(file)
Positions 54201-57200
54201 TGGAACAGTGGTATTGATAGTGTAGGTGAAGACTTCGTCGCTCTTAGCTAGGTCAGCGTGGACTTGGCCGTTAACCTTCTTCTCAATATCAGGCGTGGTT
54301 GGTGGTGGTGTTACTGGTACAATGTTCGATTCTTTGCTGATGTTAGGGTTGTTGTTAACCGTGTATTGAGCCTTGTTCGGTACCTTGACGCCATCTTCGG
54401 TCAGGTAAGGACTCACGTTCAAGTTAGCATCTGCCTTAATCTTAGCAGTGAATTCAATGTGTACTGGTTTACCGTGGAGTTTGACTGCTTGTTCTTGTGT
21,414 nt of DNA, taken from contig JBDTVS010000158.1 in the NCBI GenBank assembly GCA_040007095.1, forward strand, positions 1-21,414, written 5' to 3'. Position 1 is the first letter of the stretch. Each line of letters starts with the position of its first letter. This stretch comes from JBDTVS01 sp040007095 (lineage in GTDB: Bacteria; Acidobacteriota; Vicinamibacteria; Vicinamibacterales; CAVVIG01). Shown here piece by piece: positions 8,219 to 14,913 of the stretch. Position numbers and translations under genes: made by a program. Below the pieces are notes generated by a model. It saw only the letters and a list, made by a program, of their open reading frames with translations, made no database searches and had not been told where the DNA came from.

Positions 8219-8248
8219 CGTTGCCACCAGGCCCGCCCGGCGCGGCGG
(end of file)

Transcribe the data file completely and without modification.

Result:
Positions 54201-57200
54201 TGGAACAGTGGTATTGATAGTGTAGGTGAAGACTTCGTCGCTCTTAGCTAGGTCAGCGTGGACTTGGCCGTTAACCTTCTTCTCAATATCAGGCGTGGTT
54301 GGTGGTGGTGTTACTGGTACAATGTTCGATTCTTTGCTGATGTTAGGGTTGTTGTTAACCGTGTATTGAGCCTTGTTCGGTACCTTGACGCCATCTTCGG
54401 TCAGGTAAGGACTCACGTTCAAGTTAGCATCTGCCTTAATCTTAGCAGTGAATTCAATGTGTACTGGTTTACCGTGGAGTTTGACTGCTTGTTCTTGTGT
21,414 nt of DNA, taken from contig JBDTVS010000158.1 in the NCBI GenBank assembly GCA_040007095.1, forward strand, positions 1-21,414, written 5' to 3'. Position 1 is the first letter of the stretch. Each line of letters starts with the position of its first letter. This stretch comes from JBDTVS01 sp040007095 (lineage in GTDB: Bacteria; Acidobacteriota; Vicinamibacteria; Vicinamibacterales; CAVVIG01). Shown here piece by piece: positions 8,219 to 14,913 of the stretch. Position numbers and translations under genes: made by a program. Below the pieces are notes generated by a model. It saw only the letters and a list, made by a program, of their open reading frames with translations, made no database searches and had not been told where the DNA came from.

Positions 8219-8248
8219 CGTTGCCACCAGGCCCGCCCGGCGCGGCGG